ASU TRAINING

The ASU is committed to providing education that ensures our union delegates, activists and members have the skills, knowledge and confidence to act effectively in their workplaces across all industries.

We are also a WorkSafe approved Health and Safety Representative (HSR) training provider. HSR training is essential to ensure safe and healthy work environments. We welcome all elected HSR’s, members and non-members, to benefit from our vast knowledge and experience of Victorian and Tasmanian workplaces.

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8 hours ago

ASUVicTas

Australian Services UnionFirst we were told JobKeeper would be budgeted to cover 6million people.

Then we were told that it was coming in under budget at 5.5million people.

And now we find out that in actual fact it's only covering 3.5million people??

If that's the case - why are 5,500 Dnata employees still missing out on much needed support?
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2 days ago

ASUVicTas

The latest update for Victoria on easing restrictions. A relief for many of us, but perhaps a source of anxiety about what it means for work.

As change occurs workers have a right to be consulted, under OHS and industrial law. Before change happens you have a right to know what your workplace is proposing and how this might impact on you. Whether you’re returning to site based work or continuing to work at home if something doesn’t seem right, or you’re not sure what your employer is proposing is ok talk to your union. And if you’re not a member no better time to join. www.asu.asn.au/asujoin

“And finally, a message to all our employers out there. I really need your help on this one.

I appreciate this isn't possible for all workplaces. But if your staff are able to work from home, and have been doing so – we need to keep that going.

We simply can't have thousands of people on trains and trams – let alone the logistical challenges of communal kitchens, lifts and big office buildings.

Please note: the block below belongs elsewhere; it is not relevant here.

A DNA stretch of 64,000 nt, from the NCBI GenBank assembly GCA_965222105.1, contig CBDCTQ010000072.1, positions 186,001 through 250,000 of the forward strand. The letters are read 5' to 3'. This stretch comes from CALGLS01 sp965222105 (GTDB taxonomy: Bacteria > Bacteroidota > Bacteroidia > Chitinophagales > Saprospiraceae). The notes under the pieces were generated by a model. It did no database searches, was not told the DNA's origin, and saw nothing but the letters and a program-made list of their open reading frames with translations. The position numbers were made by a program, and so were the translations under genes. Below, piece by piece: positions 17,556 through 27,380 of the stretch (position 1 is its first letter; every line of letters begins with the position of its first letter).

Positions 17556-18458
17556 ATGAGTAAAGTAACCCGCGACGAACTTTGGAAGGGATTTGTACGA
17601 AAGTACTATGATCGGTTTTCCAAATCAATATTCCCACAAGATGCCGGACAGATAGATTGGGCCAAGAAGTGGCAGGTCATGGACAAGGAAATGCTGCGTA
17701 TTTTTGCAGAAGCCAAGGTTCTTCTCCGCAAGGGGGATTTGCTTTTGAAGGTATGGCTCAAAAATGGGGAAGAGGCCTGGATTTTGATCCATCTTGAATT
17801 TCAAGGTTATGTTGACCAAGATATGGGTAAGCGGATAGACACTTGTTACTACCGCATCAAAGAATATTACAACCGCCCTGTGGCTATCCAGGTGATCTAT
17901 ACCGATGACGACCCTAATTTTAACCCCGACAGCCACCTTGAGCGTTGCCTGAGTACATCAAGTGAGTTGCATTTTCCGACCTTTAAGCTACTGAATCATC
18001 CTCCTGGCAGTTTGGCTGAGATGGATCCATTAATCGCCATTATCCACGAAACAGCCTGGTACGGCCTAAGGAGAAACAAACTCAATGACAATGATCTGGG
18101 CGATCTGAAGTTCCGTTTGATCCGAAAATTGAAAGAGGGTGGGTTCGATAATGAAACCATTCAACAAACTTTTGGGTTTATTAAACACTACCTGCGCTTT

I know I've said this before, but as we all have more choices and more options, it's even more important:

Just because you can do something, doesn't mean you should race out and do it. We've come so far – and it's up to all of us to make this work.”Hi everyone.

Bit of good news for your Sunday morning.

Because of our high rates of testing and our low levels of community transmission, we're now able to plan for the coming weeks – and getting back to a few more of the things everyone's been missing.

From 11.59pm on 31 May, we'll be increasing gathering limits to 20 people and allowing overnight stays.

That means you can sleep over at a mate's or rent somewhere for a weekend away.

And more community facilities and businesses will be able to reopen – including places like libraries, community centres, beauty therapy and tattoo studios.

As with everything, these changes come with strict rules around distancing, density and hygiene. The contact details of customers and people using the facilities will also need to be recorded to allow tracing.

I'm sure people will have questions about why X is allowed if you can't do Y – but this really isn't an exercise in 'whataboutery'.

We've had to make some tough calls. We can't just open the floodgates on everything all at once, and risk throwing away all our hard work.

I hope people appreciate this point. We have to be cautious – and careful.

Then, if it all goes to plan and we're tracking okay with case numbers, we'll be able to make some more changes a bit later in the month.

From 11.59pm on 21 June, that would include reopening gyms, indoor sports facilities, movie theatres – and the snow season will be able to kick off.

And finally, a message to all our employers out there. I really need your help on this one.

I appreciate this isn't possible for all workplaces. But if your staff are able to work from home, and have been doing so – we need to keep that going.

We simply can't have thousands of people on trains and trams – let alone the logistical challenges of communal kitchens, lifts and big office buildings.

I know I've said this before, but as we all have more choices and more options, it's even more important:

Just because you can do something, doesn't mean you should race out and do it.

We've come so far – and it's up to all of us to make this work.
... See MoreSee Less

The latest update for Victoria on easing restrictions. A relief for many of us, but perhaps a source of anxiety about what it means for work.
As change occurs workers have a right to be consulted, under OHS and industrial law. Before change happens you have a right to know what your workplace is proposing and how this might impact on you. Whether you’re returning to site based work or continuing to work at home if something doesn’t seem right, or you’re not sure what your employer is proposing is ok talk to your union. And if you’re not a member no better time to join. www.asu.asn.au/asujoin
“And finally, a message to all our employers out there. I really need your help on this one.
I appreciate this isnt possible for all workplaces. But if your staff are able to work from home, and have been doing so – we need to keep that going.
We simply cant have thousands of people on trains and trams – let alone the logistical challenges of communal kitchens, lifts and big office buildings.
I know Ive said this before, but as we all have more choices and more options, its even more important:
Just because you can do something, doesnt mean you should race out and do it. Weve come so far – and its up to all of us to make this work.”